And this is the nub of the issue - if you've bought a game off Steam, you don't own it. You've purchased a lease of the software, in much the same way that one rents a house. The leasing details in the software licence explains what you can and can't do with the software, which you 'agree to' upon use of the software, and unfortunately, one of those details is that you don't 'own' any part of the software. Of course, this only covers the software, and not the licence, so you'd think that you should be able to sell this on, but again no - you don't own the licence, and within the details, it explains that one of the many conditions of using it is that you're unable to sell it on. However, such conditions aren't enforceable in various countries, so what you're ultimately legally allowed to do so isn't globally set. Valve are well aware of this, of course...
Doesn't really matter how you write down your TOS. If those do not comply with laws, thus being illegal, they are not legally binding.

If you buy a physical copy of the game in store, no one tells you that you don't own it and the rest of the stuff. You paid for the product. Then when you are trying to activate it, you are being coerced that in order to USE SOMETHING YOU HAVE PAID FOR, you must comply with the terms. That is not something I would call mutual consent and acceptance either. Courts should look at this too.
 
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chrismireya

TS Rookie
We should be able to resell the license. We are buying the license to play the game, which can be transferred.

...to be sold in used condition without the permission of the maker or the original seller.
Software licenses cannot become "used" in the traditional sense. They do not experience wear and tear. The software remains in pristine condition. I don't think that should have been used a justification to allow individuals to resale licenses.
I would consider used classically as already opened box/disc. Recently I would consider a game used if it was tied/registered to a login. Another example is whatever promotional value came with it, such as another free game or discount on something else, etc etc.

"Steam is a subscription service, thus its banning policy on game reselling. The court rejected this defense stating that Steam doesn't sell games as part of a subscription package and that Valve's policy on reselling games goes against EU laws"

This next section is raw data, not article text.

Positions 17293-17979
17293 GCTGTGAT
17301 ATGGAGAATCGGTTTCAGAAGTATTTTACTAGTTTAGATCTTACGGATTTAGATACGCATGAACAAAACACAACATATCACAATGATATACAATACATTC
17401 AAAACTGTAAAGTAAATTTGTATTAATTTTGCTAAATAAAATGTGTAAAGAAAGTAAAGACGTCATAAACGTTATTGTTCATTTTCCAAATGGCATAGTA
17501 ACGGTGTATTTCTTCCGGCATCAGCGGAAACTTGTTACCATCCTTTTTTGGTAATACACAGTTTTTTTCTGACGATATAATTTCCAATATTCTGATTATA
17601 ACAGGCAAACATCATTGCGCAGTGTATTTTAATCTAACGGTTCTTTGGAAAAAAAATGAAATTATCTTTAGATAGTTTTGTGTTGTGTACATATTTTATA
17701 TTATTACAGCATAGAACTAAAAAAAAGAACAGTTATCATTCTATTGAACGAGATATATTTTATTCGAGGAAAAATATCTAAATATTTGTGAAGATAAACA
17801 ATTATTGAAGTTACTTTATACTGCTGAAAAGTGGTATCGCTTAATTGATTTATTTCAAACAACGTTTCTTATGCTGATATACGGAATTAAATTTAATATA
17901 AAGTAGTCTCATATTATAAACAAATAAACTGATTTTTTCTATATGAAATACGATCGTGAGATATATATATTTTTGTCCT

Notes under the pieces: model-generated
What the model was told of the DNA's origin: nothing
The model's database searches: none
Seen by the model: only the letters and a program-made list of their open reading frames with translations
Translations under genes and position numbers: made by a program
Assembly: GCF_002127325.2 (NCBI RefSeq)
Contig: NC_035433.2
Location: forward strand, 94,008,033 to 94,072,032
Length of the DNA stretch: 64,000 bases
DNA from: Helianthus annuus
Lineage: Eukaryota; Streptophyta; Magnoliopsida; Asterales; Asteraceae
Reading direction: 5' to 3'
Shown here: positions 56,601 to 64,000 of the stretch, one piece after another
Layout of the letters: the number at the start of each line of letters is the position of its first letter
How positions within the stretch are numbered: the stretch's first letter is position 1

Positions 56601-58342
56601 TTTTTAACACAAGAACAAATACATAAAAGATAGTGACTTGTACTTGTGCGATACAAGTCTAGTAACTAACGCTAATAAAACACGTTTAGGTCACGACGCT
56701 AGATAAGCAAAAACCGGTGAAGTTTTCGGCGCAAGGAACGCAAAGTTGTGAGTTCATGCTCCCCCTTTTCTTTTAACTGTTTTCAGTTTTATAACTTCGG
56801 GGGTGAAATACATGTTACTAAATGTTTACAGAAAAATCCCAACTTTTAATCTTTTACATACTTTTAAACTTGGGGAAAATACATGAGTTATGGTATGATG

It is NOT a subscription. Liars. Valve is grasping straws. I would NEVER pay a subscription to spend money on software that would disappear if I quit paying. That would be an utter joke. It's bad enough that crap stores like Costco and Sam's Club require a stupid membership for the privilege of shopping at their store.
I think that you misunderstand the purpose of a club membership and accompanying fee. You're contributing to the overall low costs of Costco's products, services and options. You're likely to save much more over the period of one year than the $60 membership fee anyway.

I bought a high-end laptop from Costco. The price at Costco was already $600 less than buying online from the manufacturer or at retail (which is often difficult to find a laptop with such lofty specs). Then, there was a special promotion that saved me an additional $300. Don't forget that Costco has the best return policy in retail. In addition, they add an extra year of full warranty to your computers, tablets, etc.

So, in one purchase, I saved $900 in up-front cost plus received an additional year of warranty (it increased from two years to three years).

When I add the savings from things like electronics, food, merchandise, travel, tickets, gasoline, etc., I save vastly more than the $60 that it costs to be a member. Plus, that membership fee serves to thwart theft (which, in turn, keeps costs low for member).

I wouldn't compare Costco with a Steam membership. It might be more akin to an Xbox Live Gold membership -- where you can obviously keep all of your games even if your subscription lapses.

I think that the bigger question here is whether Steam is selling games or access to them. If I buy a game from Steam, do I own the game or just access to it while a member? As it is, I feel that I am purchasing the GAME and not just the license to access it. Steam (or a digital game in general) is not a movie theater that sells me a per person access. It is selling a game with full access.